College Fund vs. Diabetes Care
When it comes to this battle, there is no contest.
By Deanna Glick
Editor's Note: While this columnist is no longer writing for dLife.com and we have ceased to update the information contained herein, there is much to be read here that is still applicable to the lives of people with diabetes. If you wish to act on anything you learn here, be sure to consult your doctor first. Please enjoy the column!
March 2008 — My baby is growing — and costing more money with each millimeter and ounce. She just started preschool and needs a closet overhaul if she's going to survive the colder months ahead. Both require a fair amount of cash. Thanks to a gift from one of her grandmas, preschool tuition is taken care of. And a community children's sale will cut the clothing budget a bit.
Even with all the number crunching, I still won't be able to pay off the $588.00 bill for the three months worth of insulin pump supplies I just received for a while. Most of the time, my diabetes doesn't impact my daughter. But when it comes to money, it's a greedy disease that steals from her every day. Sure, she lives in a nice home with plenty of food, clothes, and toys due mostly to the generosity of family and friends at Christmas and birthdays. The rest comes thanks to Target, Craigslist, hand-me-downs, and various secondhand sources. (I once hauled home a children's table and chairs set out for the trash.) But even with my savvy at secondhand acquisitions, we can't really squeak out college fund contributions or Wiggles concert tickets.
I know many people dream of such problems. And I want to set a frugal, non-material example regardless of my bank account or medical records. Still, I can't help but chafe at spending more on tubing and tape for 90 days than I will spend on all of my kid's clothes, gifts, and activities for an entire year. The really sad thing is that I have health insurance through the major U.S. media corporation my husband works for. Yet the portion of the premium we pay for, plus co-pays and deductibles, add up to thousands (yes, that's plural) in medical bills annually.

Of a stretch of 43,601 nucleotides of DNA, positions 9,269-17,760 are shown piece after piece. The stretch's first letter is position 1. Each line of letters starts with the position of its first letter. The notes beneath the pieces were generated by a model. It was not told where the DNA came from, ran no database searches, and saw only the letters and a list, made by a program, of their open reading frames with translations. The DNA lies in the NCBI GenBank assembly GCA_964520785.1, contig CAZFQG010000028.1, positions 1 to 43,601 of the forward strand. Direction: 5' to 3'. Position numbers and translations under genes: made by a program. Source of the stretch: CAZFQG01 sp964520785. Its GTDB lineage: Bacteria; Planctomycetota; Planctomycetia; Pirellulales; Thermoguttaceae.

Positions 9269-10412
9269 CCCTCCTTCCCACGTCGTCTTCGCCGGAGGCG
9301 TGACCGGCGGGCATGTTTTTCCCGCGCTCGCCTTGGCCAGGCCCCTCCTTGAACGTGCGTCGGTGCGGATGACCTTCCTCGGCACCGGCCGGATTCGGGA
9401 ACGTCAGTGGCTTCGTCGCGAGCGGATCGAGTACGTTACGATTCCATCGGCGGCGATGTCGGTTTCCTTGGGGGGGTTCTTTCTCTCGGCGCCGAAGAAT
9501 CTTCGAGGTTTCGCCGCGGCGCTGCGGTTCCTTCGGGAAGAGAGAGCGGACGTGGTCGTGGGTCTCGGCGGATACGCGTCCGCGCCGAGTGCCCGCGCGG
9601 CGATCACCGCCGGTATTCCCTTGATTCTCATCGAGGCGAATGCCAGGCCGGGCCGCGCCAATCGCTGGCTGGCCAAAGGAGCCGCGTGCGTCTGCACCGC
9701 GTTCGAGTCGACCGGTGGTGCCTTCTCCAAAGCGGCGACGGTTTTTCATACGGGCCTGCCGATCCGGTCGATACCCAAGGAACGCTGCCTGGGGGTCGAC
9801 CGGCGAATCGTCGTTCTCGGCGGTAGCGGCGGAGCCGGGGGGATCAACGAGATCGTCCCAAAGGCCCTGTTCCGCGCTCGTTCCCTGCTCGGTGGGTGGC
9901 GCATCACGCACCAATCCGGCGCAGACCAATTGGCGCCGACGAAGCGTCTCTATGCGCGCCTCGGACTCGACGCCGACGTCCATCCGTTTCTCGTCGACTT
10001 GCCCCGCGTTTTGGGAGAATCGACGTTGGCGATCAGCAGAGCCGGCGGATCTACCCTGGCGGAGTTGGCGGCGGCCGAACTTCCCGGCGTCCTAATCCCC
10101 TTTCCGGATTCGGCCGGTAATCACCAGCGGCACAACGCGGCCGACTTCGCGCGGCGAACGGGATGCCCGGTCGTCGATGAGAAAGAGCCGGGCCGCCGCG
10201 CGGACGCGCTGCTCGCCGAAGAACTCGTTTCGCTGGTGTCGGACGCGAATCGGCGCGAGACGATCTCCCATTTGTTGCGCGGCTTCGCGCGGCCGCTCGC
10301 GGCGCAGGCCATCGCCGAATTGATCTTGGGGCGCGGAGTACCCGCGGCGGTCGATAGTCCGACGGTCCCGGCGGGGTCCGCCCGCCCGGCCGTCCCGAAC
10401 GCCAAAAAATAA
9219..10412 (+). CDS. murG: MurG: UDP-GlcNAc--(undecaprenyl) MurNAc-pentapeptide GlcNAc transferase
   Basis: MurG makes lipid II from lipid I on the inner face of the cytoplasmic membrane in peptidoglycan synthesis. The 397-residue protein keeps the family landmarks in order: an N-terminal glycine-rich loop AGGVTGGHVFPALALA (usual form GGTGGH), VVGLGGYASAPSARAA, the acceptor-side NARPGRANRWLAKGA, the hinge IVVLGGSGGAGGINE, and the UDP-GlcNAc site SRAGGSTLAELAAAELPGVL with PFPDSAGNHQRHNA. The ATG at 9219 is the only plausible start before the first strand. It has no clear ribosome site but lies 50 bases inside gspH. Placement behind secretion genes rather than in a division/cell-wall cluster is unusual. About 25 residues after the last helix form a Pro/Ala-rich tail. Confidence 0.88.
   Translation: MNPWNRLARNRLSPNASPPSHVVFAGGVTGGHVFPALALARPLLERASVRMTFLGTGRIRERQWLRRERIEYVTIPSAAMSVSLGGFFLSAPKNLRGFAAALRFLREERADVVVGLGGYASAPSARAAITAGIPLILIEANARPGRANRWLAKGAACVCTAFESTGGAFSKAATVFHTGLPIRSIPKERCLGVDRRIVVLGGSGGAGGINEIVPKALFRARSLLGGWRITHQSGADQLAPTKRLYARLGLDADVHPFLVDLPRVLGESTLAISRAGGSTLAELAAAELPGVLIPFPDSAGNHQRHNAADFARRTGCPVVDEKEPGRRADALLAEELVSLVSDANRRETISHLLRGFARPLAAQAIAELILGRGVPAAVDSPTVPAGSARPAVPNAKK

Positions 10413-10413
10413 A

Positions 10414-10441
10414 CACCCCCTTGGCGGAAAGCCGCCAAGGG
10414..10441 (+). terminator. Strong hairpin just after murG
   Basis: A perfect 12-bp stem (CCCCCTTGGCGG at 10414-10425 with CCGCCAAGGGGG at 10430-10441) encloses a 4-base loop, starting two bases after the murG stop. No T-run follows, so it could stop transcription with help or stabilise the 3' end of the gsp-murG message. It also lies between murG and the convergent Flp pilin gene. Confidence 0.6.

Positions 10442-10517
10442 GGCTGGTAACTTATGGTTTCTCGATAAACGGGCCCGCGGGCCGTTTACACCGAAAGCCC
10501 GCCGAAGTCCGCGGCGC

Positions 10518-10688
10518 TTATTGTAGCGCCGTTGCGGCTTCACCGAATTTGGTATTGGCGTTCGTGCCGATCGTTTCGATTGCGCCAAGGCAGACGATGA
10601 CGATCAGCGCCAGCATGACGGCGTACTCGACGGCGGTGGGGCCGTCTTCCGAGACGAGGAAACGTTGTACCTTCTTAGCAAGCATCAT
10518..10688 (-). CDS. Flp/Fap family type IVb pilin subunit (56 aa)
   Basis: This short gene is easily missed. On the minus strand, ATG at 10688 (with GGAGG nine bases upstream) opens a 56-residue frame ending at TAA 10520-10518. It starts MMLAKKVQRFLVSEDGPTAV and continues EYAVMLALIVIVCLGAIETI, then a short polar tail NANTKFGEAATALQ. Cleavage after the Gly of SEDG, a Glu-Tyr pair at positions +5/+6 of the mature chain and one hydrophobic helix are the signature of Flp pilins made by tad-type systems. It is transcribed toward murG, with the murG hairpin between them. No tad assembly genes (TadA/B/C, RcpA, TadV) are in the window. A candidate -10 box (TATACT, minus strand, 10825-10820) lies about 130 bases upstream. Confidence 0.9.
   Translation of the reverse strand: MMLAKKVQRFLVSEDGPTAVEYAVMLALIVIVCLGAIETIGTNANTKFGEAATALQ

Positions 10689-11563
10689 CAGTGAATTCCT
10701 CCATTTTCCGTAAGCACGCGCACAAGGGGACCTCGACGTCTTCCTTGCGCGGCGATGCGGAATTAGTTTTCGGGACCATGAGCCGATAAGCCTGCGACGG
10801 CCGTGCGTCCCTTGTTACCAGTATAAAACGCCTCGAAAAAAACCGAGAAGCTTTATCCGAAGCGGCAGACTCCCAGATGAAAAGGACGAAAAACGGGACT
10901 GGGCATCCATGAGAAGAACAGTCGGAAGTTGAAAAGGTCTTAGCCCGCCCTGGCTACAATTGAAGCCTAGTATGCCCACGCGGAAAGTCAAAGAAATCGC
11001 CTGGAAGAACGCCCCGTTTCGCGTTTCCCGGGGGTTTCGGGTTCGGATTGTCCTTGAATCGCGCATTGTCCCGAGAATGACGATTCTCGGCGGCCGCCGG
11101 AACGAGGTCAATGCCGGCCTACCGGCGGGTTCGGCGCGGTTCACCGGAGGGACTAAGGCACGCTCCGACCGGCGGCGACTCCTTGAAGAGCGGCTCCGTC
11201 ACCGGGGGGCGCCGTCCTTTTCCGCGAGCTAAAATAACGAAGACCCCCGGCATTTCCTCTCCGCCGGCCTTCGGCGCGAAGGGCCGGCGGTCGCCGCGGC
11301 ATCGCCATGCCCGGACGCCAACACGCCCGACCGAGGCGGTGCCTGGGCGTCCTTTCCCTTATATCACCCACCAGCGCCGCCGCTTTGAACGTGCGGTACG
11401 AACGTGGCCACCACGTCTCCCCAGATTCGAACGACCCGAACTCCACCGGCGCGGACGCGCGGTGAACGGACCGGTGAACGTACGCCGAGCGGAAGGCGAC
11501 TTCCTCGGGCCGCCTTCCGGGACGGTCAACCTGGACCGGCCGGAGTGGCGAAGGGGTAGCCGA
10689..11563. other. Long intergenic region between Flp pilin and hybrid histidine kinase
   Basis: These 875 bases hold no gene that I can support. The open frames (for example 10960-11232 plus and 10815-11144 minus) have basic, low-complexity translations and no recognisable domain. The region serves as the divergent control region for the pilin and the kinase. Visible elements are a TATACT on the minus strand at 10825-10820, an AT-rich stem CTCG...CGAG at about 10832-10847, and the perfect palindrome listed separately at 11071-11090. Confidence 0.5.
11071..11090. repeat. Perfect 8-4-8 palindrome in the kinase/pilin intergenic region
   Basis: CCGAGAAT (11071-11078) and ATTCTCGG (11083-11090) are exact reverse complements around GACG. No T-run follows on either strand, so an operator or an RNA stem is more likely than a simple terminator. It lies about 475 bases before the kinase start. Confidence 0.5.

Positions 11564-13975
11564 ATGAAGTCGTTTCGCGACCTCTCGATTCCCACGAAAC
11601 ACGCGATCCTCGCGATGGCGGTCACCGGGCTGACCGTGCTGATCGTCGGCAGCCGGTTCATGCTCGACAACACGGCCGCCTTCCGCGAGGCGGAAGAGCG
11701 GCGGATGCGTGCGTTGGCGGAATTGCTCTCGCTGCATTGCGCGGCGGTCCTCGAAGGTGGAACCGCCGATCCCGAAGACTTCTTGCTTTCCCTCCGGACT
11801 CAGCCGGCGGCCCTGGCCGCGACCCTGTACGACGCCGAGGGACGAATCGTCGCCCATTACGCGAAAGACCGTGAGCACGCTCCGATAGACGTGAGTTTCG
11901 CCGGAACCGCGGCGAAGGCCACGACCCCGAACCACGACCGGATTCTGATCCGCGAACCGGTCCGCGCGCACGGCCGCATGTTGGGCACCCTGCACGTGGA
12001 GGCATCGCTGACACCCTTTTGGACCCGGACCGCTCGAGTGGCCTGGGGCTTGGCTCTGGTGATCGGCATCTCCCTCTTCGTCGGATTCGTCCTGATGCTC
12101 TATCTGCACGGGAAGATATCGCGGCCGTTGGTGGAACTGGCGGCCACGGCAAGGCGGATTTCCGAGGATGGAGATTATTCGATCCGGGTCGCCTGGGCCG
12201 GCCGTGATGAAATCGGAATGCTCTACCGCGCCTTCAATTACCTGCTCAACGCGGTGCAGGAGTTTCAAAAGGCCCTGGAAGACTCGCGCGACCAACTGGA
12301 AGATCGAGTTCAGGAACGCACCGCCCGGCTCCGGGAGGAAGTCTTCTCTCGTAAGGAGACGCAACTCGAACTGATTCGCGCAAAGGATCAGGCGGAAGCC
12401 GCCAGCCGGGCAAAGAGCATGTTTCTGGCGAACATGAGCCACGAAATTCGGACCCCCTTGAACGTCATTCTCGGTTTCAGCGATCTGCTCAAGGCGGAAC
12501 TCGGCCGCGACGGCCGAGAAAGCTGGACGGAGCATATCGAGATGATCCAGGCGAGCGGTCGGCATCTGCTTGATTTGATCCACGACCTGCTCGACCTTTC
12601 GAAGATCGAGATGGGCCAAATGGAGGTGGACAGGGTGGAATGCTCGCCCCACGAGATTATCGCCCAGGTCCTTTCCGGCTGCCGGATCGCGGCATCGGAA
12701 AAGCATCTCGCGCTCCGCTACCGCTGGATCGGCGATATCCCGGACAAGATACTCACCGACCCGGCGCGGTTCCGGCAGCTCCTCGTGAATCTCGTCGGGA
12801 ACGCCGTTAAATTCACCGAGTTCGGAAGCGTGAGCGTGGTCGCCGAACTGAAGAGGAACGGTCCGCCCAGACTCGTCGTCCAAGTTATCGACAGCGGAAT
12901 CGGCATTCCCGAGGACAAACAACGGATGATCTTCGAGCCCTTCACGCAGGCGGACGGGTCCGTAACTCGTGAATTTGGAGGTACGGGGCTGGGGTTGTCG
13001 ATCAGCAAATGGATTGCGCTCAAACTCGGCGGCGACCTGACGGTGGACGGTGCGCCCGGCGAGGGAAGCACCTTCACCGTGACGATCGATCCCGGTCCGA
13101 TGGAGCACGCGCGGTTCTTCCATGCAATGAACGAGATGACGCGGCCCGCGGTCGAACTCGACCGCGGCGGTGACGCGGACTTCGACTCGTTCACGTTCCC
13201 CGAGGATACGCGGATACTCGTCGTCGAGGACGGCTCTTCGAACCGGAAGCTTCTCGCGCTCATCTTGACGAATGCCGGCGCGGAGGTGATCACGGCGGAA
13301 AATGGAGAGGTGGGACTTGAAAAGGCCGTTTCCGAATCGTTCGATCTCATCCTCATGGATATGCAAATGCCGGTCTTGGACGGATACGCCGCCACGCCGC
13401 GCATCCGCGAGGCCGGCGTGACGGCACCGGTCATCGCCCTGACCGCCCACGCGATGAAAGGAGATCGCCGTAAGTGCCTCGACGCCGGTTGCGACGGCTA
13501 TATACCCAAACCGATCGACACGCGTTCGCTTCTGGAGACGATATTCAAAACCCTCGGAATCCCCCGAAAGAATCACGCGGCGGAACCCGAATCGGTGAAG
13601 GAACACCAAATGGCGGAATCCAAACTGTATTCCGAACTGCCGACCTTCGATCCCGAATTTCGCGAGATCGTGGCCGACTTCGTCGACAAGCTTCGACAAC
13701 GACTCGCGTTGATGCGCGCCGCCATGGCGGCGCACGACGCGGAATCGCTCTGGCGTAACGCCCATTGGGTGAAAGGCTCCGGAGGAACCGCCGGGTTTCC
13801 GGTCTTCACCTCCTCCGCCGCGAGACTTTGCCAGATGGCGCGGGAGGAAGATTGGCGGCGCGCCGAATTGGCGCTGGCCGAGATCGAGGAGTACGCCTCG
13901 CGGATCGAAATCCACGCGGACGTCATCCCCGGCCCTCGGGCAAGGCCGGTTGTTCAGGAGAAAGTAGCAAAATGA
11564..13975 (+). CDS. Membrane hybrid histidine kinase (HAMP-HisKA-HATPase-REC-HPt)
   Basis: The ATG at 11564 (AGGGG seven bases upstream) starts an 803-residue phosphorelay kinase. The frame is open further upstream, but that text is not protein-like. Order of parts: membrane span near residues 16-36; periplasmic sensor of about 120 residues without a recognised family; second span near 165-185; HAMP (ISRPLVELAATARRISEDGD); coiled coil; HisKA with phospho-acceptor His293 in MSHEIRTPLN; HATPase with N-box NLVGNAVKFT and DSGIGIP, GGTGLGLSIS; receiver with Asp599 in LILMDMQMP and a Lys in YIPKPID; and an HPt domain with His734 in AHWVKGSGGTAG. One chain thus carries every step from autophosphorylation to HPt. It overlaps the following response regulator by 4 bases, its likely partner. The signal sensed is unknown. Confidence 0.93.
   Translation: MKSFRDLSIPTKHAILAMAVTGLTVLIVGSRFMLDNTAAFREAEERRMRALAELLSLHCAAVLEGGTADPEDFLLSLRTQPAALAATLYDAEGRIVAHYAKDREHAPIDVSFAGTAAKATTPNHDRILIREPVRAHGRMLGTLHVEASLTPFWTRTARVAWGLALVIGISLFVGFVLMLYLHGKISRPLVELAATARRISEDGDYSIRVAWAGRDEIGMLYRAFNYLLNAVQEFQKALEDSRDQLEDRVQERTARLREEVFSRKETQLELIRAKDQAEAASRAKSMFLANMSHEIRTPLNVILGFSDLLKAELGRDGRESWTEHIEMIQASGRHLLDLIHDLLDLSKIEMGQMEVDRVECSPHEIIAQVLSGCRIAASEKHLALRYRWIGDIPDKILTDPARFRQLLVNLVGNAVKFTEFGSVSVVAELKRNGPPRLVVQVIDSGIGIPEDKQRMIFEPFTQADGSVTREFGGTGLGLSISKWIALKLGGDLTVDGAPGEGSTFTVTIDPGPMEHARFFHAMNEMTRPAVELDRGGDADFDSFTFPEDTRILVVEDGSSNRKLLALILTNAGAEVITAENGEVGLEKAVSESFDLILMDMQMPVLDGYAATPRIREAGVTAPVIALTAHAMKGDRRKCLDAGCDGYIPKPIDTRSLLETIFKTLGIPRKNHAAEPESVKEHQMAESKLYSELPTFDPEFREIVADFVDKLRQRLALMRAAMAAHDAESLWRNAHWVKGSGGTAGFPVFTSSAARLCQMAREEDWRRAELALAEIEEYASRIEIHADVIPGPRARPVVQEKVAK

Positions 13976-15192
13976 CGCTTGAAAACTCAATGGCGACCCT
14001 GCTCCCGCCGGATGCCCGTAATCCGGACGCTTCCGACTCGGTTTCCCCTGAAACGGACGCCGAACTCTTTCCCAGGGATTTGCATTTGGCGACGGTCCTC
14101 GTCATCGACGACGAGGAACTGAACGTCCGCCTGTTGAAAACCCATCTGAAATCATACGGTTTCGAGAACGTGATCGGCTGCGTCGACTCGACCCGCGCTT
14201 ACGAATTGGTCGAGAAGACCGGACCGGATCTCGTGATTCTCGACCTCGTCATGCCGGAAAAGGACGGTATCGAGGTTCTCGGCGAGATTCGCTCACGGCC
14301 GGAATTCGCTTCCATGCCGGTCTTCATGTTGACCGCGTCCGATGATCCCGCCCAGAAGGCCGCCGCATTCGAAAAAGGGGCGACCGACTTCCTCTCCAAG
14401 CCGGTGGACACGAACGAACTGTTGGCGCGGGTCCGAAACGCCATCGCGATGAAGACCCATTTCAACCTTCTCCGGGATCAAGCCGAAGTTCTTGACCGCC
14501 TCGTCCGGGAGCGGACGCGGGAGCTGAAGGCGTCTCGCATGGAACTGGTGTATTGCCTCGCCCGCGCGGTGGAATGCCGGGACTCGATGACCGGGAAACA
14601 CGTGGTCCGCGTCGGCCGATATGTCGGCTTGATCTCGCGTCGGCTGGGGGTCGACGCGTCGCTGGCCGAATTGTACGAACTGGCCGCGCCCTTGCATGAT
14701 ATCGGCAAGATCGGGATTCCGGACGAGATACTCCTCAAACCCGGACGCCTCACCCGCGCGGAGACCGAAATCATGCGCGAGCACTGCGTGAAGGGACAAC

Part of the high cost comes as a result of the expensive diabetes management tools to which I've become accustomed, including an insulin pump and glucose testing up to 10 times a day. I also opt for PPO benefits that allow streamlined access to specialists as opposed to the oft-cumbersome referral process required by HMOs. This means heftier co-pays and premiums.
In today's healthcare climate, these choices are considered luxuries. However, they come after undesirable experiences with alternative insurance options and as a result of research suggesting the tight blood glucose control provided by pump therapy will reduce my chances of complications.
For me, this makes these luxuries -- top-notch technology and health insurance that requires thousands of dollars per year out of pocket – relative necessities. The only thing more important than saving for my daughter's future education is being alive and well enough to help her fill out a college loan application.
It's an unfair choice. But it's one I'm forced to make as long as I'm living in the richest country in the world.
dLife's Viewpoints columnists are not all medical experts, but everyday people living with diabetes and sharing their personal experiences, most often at a set point in time. While their method of diabetes management may work for them, everyone is different. Please consult with your diabetes care team before acting on anything you read here to find out what will work best for you.
Caramel Coffee Delight Lemon Mustard Asparagus Delicious Stir Fry Tomatoes Fresh and Natural Applesauce Corn, Arugula & Tomato Salad Pineapple Salsa over Glazed Chicken Breasts Mint Pesto Benne Seed Wafers Coq au Vin Marinated Asparagus Bundles
I'm sitting waiting for a table at the cafe' for me and a friend who is running a bit late. Feeling a little off, I grab my test kit and poke my finger, getting a little blood droplet. "Does that hurt?" Asks the man sitting next to me. He's an older guy, with some pretty profound ear hair. I note the ear hair as I say "Sort of... I think I'm kind of used to it now. I've been doing it a long time." My sugar is a little elevated...